Podcast application rejected from the AppStore

Apple rejected a Podcast app from its AppStore for having a “duplicated functionality” with iTunes. The developer explains that the current podcast solution requires iTunes syncing — and therefore a Mac/PC –, while his application can download the podcasts directly from WiFi/3G/EDGE, without the need of syncing. After reading this, I posted on his blog, and emailed him the following:

“Wanna bet that the problem was not the “duplicated functionality” but the amount of data that your app would have to piggyback on AT&T’s EDGE and 3G? I am willing to bet that Apple has a contract with AT&T (so AT&T could allow them to create the AppStore in the first place — as you remember AT&T was not loving the idea) that no app can use over XXX amount of data per usage. And your app uses A LOT of data.

At least this is my personal opinion (I have no [insider] insights or clues, just an opinion based on my experience with this industry that I have reported for years now as a tech journalist). To me, the “duplicated functionality” is just an excuse for the real reason behind all this. Apple can’t tell you the truth because then AT&T will be pissed off, and Apple will look like it’s bending over to AT&T. So they just give you that stupid excuse. Again, just my personal analysis of the situation after reading your blog.”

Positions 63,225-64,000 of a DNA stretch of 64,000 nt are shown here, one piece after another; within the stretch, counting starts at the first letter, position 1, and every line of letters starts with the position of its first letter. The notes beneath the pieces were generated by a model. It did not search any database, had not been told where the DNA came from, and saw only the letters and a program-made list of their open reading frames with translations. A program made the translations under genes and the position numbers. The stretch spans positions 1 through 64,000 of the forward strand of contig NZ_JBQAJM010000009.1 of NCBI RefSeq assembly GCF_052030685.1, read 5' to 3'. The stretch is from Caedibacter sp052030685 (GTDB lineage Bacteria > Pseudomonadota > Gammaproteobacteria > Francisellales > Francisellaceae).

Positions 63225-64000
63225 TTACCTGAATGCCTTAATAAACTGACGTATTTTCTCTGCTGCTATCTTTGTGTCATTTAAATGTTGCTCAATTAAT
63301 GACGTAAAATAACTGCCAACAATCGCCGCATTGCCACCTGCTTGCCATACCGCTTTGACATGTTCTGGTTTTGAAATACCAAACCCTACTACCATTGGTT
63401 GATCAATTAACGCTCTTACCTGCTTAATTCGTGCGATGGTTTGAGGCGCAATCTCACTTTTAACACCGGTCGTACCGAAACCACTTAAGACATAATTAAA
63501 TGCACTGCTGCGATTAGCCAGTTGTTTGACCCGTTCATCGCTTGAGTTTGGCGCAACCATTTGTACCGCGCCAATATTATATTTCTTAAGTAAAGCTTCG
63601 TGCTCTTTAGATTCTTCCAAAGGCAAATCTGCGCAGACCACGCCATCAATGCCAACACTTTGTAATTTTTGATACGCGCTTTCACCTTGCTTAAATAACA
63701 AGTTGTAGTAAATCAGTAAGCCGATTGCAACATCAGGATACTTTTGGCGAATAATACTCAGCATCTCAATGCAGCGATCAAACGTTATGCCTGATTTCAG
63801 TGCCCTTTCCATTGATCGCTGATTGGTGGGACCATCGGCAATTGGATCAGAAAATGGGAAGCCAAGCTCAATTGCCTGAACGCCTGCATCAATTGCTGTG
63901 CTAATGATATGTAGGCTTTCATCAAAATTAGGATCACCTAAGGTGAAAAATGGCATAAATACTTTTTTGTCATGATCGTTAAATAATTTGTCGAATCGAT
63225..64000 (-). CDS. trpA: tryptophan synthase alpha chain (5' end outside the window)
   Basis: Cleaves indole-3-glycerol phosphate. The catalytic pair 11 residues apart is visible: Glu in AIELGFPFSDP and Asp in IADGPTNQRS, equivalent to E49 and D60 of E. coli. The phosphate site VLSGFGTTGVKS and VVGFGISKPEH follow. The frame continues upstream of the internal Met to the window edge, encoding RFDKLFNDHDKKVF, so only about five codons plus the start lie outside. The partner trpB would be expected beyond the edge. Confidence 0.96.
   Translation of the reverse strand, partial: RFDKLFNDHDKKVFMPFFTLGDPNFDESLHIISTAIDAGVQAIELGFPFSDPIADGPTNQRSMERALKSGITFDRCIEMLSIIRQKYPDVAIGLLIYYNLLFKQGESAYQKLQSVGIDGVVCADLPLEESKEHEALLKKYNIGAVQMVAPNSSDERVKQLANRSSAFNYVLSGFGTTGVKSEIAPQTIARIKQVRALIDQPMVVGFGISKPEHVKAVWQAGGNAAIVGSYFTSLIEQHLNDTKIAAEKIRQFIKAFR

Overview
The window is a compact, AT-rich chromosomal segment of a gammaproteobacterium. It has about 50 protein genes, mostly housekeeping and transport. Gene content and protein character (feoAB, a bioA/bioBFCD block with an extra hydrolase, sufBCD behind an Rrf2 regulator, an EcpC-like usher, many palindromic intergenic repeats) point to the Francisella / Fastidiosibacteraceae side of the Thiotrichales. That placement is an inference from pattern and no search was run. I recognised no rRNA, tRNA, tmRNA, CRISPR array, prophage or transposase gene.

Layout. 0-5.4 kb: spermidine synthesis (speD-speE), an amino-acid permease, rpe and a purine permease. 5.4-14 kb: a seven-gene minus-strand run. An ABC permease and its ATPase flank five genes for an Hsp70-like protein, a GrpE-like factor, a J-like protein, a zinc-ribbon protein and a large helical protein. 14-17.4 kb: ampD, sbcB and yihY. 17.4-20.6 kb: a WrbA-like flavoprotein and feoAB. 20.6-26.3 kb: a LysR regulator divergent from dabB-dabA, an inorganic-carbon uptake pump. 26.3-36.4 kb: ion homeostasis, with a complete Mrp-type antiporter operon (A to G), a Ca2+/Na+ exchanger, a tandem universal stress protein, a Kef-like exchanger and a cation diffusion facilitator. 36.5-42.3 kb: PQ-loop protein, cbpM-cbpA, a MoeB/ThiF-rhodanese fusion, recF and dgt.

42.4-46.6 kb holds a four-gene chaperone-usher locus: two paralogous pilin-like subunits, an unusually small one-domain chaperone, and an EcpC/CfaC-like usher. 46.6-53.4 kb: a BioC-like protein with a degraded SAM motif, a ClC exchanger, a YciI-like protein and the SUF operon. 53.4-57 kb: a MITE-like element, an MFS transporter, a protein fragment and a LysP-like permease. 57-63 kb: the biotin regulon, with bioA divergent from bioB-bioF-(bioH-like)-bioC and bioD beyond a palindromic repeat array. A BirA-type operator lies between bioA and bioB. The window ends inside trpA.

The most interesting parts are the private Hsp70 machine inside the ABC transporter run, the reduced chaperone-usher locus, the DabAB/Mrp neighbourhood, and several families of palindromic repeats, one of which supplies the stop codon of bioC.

He replied:

“But why not just ask me to put that limitation in place. I would do it.”

And I replied back:

“Because there was the strong possibility of you not agreeing with it as it
would severely limit your app and therefore your sales, and this would also
expose them as bend-overs to AT&T. Besides, it’s not in Apple’s nature to
sit and negotiate that stuff, they either allow or disallow…”

I have to also point you in an older blog post of mine where I discussed the limitations imposed by the license of the iPhone SDK or Apple’s iron control over it. Among those discussed was the “duplicate functionality” point, and some of my readers didn’t believe me back then that this was even a real point that Apple would exercise control over. Well, guys, when I write something, I know why I am writing it.

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